[ 01 December 2007: Message edited by: Fidel ]


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bliter
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posted 01 December 2007 04:58 PM      Profile for bliter   Author's Homepage        Edit/Delete Post  Reply With Quote 
Back to Snow White. It wasn't her, but those seven height-challenged, foul-mouthed, Hi Ho-ing guys hanging onto the hem of her skirt.

I now feel quite safe with my own children since digital technology has allowed me to doctor my own version. That song lyric has now become:

Hi Ha, Hi Ha,
It's off to work we are
....


From: delta | Registered: Sep 2007  |  IP: Logged
Nanuq
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posted 01 December 2007 04:59 PM      Profile for Nanuq   Author's Homepage     Send New Private Message      Edit/Delete Post  Reply With Quote 
As an average member of the first television generation, I believe that I've seen thousands of people die on television over the years. Whatever trauma I faced in the movie theatres rarely matched what I got in my living room.
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The Wizard of Socialism
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posted 01 December 2007 05:02 PM      Profile for The Wizard of Socialism   Author's Homepage        Edit/Delete Post  Reply With Quote 
I still don't say the words "I don't know" without looking up to make sure there's not a bucket of green slime coming my way.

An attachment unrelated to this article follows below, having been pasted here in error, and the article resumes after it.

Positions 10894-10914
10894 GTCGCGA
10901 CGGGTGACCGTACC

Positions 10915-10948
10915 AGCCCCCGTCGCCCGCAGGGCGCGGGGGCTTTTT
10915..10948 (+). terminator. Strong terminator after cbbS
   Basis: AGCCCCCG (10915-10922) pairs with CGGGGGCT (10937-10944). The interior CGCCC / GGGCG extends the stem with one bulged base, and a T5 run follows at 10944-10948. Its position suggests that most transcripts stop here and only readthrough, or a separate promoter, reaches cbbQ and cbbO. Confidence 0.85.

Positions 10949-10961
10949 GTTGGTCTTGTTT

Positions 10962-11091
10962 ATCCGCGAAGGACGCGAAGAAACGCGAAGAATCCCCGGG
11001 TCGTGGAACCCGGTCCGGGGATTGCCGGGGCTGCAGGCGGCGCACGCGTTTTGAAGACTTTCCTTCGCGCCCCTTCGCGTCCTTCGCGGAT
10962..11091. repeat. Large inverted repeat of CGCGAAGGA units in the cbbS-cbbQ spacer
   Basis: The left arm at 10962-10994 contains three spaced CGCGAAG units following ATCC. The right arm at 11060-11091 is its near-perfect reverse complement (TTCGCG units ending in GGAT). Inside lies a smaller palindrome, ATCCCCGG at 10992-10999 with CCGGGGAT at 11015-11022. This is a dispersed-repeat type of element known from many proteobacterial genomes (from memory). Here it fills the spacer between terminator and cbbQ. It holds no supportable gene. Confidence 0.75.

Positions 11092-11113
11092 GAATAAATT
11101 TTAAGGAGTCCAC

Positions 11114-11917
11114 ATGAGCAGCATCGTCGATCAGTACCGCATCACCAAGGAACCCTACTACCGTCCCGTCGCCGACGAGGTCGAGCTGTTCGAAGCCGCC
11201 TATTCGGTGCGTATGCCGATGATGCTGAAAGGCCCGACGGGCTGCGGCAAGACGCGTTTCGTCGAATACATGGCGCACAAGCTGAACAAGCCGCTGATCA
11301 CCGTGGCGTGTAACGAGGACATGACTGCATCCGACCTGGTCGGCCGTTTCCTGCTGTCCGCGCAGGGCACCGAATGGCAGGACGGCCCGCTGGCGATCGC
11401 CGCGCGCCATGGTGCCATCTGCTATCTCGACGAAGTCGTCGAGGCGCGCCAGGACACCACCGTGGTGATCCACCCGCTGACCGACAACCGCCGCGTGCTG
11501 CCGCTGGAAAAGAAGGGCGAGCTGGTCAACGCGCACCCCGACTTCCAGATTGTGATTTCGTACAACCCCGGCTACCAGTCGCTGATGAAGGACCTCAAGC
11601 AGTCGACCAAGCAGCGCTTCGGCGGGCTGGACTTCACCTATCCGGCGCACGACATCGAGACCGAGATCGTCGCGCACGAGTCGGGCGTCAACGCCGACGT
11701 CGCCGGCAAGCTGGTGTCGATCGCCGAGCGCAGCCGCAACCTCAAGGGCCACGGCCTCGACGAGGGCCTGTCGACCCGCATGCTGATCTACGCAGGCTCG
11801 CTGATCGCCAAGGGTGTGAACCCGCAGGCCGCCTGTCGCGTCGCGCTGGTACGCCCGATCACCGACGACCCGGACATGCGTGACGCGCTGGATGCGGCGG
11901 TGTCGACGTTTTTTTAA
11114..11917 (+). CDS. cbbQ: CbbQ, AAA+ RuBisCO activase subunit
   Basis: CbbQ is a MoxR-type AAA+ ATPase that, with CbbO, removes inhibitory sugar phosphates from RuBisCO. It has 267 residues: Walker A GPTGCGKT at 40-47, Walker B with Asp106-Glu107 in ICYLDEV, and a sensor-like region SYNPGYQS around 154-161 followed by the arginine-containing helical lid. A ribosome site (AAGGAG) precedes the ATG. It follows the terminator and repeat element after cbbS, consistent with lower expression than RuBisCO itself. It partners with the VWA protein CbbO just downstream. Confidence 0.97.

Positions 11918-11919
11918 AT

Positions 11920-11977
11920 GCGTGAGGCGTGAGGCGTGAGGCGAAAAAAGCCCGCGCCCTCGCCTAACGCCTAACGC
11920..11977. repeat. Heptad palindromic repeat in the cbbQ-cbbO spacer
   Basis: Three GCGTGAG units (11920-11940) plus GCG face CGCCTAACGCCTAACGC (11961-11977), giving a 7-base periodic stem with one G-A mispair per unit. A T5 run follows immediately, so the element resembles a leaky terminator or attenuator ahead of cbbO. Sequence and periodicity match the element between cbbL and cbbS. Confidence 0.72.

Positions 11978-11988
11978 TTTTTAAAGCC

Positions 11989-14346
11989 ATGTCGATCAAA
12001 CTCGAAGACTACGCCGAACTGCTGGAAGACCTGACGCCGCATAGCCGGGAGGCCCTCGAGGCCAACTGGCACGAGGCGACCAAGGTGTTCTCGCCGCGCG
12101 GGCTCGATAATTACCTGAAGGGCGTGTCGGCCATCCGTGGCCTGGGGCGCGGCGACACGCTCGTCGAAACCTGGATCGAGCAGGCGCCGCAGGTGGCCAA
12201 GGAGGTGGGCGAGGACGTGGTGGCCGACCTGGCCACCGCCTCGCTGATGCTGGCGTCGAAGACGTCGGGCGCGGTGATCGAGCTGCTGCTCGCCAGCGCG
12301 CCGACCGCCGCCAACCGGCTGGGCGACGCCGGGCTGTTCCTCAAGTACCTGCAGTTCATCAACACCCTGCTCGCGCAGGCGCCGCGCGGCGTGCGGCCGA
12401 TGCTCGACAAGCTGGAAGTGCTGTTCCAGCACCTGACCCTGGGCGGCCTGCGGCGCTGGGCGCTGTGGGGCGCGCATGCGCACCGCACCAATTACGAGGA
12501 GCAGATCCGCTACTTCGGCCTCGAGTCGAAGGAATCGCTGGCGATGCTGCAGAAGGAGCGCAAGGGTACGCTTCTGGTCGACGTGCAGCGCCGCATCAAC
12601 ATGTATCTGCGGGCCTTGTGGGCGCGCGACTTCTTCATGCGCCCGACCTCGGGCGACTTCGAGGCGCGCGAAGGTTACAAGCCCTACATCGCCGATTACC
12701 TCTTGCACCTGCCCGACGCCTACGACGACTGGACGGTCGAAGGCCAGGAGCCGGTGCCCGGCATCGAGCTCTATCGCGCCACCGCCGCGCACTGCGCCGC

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Jabberwock
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posted 05 December 2007 09:56 AM      Profile for Jabberwock     Send New Private Message      Edit/Delete Post  Reply With Quote 
My son, at four, used to weep at the words to "you are my sunshine"

The other night dear
When I was sleeping
I dreamt that you were by my side
But then I woke dear,
And you were gone dear,
So I held my head and cried.

I used to have to amend it to add that the loved one promptly skipped up the garden path and everyone lived happily ever after.


From: Vancouver | Registered: May 2007  |  IP: Logged
Michelle
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posted 05 December 2007 10:20 AM      Profile for Michelle   Author's Homepage     Send New Private Message      Edit/Delete Post  Reply With Quote 
Oh, that happened to me too! I sang the chorus first and my son loved it. Then I started singing the verse, forgetting how it ended, hoping against hope that he wouldn't notice the words.

They ALWAYS notice the words.

Anyhow, it made him sad, so then I had to sing a few other songs to banish the memory of it!


From: I've got a fever, and the only prescription is more cowbell. | Registered: May 2001  |  IP: Logged
500_Apples
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posted 05 December 2007 10:26 AM      Profile for 500_Apples   Author's Homepage     Send New Private Message      Edit/Delete Post  Reply With Quote 
Transformers, when Optimus Prime died, made a lot of kids sad. Also the Lion King, when they kill Moufassa.